UK, Singapore, Australia, China and Malaysia ground Boeing's 737 MAX
SINGAPORE – Reuters
A SilkAir Boeing 737 Max 8 plane (behind) sits on the tarmac near a hangar after suspended operations for all Boeing 737 Max 8 planes, at Changi Airport in Singapore on March 12. (Edgar Su / Reuters)
Australia, U.K., Malaysia and Singapore on March 12 banned Boeing 737 MAX planes from their airspace and airlines around the world grounded the jets following a second deadly accident in just five months.
On March 10 a new Ethiopian Airlines 737 MAX 8 went down minutes into a flight to Nairobi, killing all 157 people on board. It came after a Lion Air jet of the same model crashed in Indonesia in October, killing 189. Investigators have recovered the black box flight recorders from the Ethiopian Airlines plane, which went down near Addis Ababa carrying passengers and crew from 35 countries.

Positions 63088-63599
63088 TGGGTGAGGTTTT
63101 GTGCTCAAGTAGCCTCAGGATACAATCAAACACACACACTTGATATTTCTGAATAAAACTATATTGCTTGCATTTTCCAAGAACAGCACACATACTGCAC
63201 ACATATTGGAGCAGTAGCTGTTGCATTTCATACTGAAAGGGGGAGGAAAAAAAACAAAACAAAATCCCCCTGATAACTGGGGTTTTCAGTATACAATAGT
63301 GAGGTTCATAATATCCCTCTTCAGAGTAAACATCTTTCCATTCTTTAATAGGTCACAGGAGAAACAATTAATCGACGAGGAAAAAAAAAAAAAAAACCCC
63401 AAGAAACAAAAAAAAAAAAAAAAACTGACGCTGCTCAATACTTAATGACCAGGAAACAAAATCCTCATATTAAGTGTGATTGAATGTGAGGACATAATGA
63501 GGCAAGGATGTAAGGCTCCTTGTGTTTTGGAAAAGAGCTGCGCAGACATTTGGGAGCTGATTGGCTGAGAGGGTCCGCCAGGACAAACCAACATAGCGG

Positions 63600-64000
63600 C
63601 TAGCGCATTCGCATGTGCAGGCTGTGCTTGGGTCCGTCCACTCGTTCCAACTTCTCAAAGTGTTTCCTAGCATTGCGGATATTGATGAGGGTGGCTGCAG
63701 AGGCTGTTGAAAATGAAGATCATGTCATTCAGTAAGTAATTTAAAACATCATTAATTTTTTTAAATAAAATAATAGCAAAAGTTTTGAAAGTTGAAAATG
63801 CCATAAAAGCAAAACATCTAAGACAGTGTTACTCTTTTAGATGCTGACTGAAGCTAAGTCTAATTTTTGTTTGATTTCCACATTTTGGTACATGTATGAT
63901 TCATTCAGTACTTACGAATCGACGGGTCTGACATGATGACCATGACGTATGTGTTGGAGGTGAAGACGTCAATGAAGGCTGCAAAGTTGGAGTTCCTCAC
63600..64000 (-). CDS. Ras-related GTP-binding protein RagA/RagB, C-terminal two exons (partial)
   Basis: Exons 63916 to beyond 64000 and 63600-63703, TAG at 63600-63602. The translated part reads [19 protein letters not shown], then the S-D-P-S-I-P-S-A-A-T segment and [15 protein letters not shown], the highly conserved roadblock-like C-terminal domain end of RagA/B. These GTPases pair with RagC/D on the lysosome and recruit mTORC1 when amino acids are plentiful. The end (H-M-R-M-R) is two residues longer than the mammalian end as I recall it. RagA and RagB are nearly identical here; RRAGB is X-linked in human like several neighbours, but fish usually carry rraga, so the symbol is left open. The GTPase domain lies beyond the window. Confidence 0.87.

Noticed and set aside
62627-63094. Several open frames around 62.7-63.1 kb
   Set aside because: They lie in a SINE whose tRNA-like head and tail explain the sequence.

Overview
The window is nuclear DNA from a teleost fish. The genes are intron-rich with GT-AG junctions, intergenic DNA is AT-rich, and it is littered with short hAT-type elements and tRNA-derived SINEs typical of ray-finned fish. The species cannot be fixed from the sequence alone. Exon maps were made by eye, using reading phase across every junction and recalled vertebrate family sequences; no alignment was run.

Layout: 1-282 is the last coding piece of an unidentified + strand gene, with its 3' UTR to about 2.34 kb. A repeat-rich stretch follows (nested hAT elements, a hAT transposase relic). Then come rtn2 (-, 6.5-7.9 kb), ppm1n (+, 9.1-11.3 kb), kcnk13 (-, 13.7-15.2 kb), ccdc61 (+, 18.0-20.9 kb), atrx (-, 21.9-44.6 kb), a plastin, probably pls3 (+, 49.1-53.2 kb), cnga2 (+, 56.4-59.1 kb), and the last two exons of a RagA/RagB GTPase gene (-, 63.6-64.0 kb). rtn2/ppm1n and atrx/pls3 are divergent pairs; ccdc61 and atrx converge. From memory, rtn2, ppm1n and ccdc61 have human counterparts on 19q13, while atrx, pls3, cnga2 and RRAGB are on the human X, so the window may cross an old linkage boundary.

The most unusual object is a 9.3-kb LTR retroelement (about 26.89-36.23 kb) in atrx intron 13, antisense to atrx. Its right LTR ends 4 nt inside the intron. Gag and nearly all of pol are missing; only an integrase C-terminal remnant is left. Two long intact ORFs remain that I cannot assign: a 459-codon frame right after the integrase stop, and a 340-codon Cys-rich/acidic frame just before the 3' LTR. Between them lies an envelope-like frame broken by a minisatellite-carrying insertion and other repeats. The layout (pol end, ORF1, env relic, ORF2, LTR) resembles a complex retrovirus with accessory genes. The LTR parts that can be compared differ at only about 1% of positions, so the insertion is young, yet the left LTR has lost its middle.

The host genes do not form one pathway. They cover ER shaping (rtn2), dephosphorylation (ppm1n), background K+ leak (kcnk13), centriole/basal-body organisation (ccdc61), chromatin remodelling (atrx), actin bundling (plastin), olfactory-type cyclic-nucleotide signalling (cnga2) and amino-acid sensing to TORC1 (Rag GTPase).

U.S. regulators have ordered Boeing to make urgent improvements to the model and insisted they would take action if safety issues are detected. But it was not enough to reassure aviation authorities in other countries, with Malaysia, Singapore and Australia temporarily banning all 737 MAX planes from their airspace. Aviation regulators in Singapore, a global air travel hub and popular transit point for long-haul travelers, said they would work with the country’s main airport and “the affected airlines to minimize any impact to travelling passengers.” One Singapore airline, SilkAir, uses 737 MAX aircraft while a handful of foreign airlines operate the planes in the city-state.
“The U.K. Civil Aviation Authority (CAA) has been closely monitoring the situation, however, as we do not currently have sufficient information from the flight data recorder we have, as a precautionary measure, issued instructions to stop any commercial passenger flights from any operator arriving, departing or overflying U.K. airspace,” a CAA statement said.
South Korea meanwhile ordered the only airline in the country that operates the jets to suspend operations of its two MAX 8s. Argentina’s flag carrier also grounded five MAX 8 aircraft on March 12, as did airlines in countries including South Africa, Brazil and Mexico.
Turkish authorities said on March 12 that they would announce a decision soon.